To the millennials of today, the early 90s feel like ancient history: Asteroids fell from the sky, dinosaurs roamed the earth, and stiff businessmen held mobile phones the size of concrete bricks. Couple this with the fact that Filipinos are incredibly forgetful — a Marcos is running for vice-president, after all — and it’s probably why World Press Freedom Day, ironically, doesn’t get the press it deserves here.

Proclaimed by the United Nations General Assembly in December 1993 to be celebrated every May 3, World Press Freedom Day should remind us of the fundamental importance of the freedom to give and receive information. It should galvanize us to evaluate the state of press freedom around the world, and it should ask us to commemorate the lives of journalists who lost their lives in the pursuit of the truth.

What it actually is to most people, though, is a day when a new Google Doodle comes out; to Filipinos especially, May 3 is just a day like any other. Tell any person on the street that something actually happens in May 3, and you get the glazed-over surprised stare that math teachers are familiar with when teaching calculus.

Press freedom — and by extension, freedom of expression — is taken for granted here because it feels like the media and the populace can say what they like without consequences. There is open criticism of the government, public officials are often made fun of, and public opinion can sometimes sway public policy.

There are times, however, when the price of getting the truth out is a journalist’s life, and these times are actually more common than we might think.

In February 2014, a roadside bomb exploded as a military-media convoy passed by in Maguindanao, injuring two journalists. In April 2014, tabloid newspaper reporter and radio host Rubylita Garcia was killed by two gunmen who entered her home in Bacoor City; she had exposed abuses by the local police, and the Department of Justice considered her murder to be work-related. Unfortunately, these are not isolated cases.

The Committee to Protect Journalists (CPJ), an independent non-profit organization that promotes press freedom worldwide, has documented 77 confirmed cases of journalists killed in the Philippines from 1992 to 2016; 75 of the deaths were ruled to be murder and almost half of the murders were due to the 2009 Maguindanao massacre, where 33 journalists lost their lives. The CPJ has called the Maguindanao massacre the single deadliest event in journalistic history and, in 2015, ranked the Philippines as the third deadliest country for journalists, behind only war-torn Iraq and Syria. Reporters Without Borders (RSF), the world’s largest NGO specializing in the defence of media freedom, recently ranked the Philippines 138th out of 180 countries in the 2016 World Press Freedom Index, citing the Philippines’ “climate of terror” as the reason why “media outlets succumb to self-censorship or corruption”.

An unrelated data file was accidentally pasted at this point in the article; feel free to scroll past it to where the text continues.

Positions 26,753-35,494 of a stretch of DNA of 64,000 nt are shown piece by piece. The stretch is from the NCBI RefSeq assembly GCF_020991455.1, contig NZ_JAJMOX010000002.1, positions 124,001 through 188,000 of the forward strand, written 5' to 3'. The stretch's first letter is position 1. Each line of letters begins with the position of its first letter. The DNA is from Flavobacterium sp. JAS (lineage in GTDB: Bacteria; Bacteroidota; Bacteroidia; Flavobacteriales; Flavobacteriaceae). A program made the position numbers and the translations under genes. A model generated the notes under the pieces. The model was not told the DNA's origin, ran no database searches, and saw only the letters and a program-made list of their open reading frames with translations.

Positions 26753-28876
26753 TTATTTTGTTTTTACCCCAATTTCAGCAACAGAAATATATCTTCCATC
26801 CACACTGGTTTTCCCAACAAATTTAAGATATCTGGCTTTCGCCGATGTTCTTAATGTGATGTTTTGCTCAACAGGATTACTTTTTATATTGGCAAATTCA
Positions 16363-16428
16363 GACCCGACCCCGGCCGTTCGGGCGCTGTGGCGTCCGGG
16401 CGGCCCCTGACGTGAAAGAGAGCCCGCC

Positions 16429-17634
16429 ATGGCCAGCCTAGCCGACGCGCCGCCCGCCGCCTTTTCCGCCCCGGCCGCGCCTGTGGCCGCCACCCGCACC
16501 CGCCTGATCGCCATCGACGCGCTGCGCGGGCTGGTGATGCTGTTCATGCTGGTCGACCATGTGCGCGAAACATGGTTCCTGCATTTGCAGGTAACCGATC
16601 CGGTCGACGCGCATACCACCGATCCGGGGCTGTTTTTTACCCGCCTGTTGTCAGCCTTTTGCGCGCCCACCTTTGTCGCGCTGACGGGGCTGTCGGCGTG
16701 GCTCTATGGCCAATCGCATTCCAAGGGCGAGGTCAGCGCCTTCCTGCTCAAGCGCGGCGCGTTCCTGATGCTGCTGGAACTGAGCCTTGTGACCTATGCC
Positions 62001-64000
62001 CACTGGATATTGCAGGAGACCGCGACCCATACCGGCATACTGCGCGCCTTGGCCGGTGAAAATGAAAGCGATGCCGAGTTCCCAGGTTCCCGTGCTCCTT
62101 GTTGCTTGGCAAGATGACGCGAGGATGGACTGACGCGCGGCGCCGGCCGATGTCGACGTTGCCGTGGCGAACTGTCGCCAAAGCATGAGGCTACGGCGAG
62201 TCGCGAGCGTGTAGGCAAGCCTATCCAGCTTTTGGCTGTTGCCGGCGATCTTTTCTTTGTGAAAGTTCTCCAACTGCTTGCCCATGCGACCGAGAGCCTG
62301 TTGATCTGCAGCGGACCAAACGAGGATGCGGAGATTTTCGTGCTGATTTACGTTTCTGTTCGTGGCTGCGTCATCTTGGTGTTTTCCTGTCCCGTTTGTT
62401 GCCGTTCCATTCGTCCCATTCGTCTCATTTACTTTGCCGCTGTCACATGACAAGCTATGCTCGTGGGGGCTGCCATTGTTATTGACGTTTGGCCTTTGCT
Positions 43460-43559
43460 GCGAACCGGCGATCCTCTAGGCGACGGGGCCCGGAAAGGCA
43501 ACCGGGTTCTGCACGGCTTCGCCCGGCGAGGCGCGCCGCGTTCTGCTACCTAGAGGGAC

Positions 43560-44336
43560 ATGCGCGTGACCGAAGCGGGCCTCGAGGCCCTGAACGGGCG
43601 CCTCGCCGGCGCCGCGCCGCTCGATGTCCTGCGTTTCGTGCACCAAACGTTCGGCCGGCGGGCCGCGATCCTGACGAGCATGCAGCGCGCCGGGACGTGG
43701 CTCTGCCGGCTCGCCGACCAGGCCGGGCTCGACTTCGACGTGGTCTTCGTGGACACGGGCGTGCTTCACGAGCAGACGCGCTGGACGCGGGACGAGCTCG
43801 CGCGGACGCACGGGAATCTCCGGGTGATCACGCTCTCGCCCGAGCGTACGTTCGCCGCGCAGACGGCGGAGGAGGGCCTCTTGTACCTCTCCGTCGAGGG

In a country where journalists are killed on a disturbingly regular basis, the celebration of a “press freedom day” is oxymoronic at best.

It is, in a weird sort of way. Although the Philippines came in quite low in the World Press Freedom Index, Reporters Without Borders did note that the Internet is not subject to any control. The Internet, that unknowable cloud that has seen attacks from teachers, parents and moral crusaders alike, actually turns out to be a powerful force for freedom in the Philippines. It is so free, in fact, that hackers could happily come and go with COMELEC voter registration data last April. Government censorship of online material is almost unheard of in the country, and citizens have unrestricted access to all online sources of information, be it domestic or international. The country’s blogosphere is rich, varied, dynamic and uncontrolled. Whether it is food, travel, literature or politics, it has already been tackled by someone with a blog.

In the run-up to the general election, the outpouring of election-related posts in Facebook, Twitter and Instagram shows that the ordinary Filipino is a media animal capable of journalism at a moment’s notice, and contributing to the rise of citizen journalism in Asia.

The Philippines is not perfect, and the traditional press is not free; local reporters in the provinces are frequent victims of violence and intimidation, and journalists in the national media self-censor their reports to avoid facing the same fate. The baton of journalistic excellence has now been passed to ordinary citizens: World Press Freedom Day reminds us that it is now up to all of us to uphold the legacy of the slain truth-seekers, and to make sure that they did not die in vain.

It turns out we have something to celebrate about after all. Who wouldn’t kill for that information?

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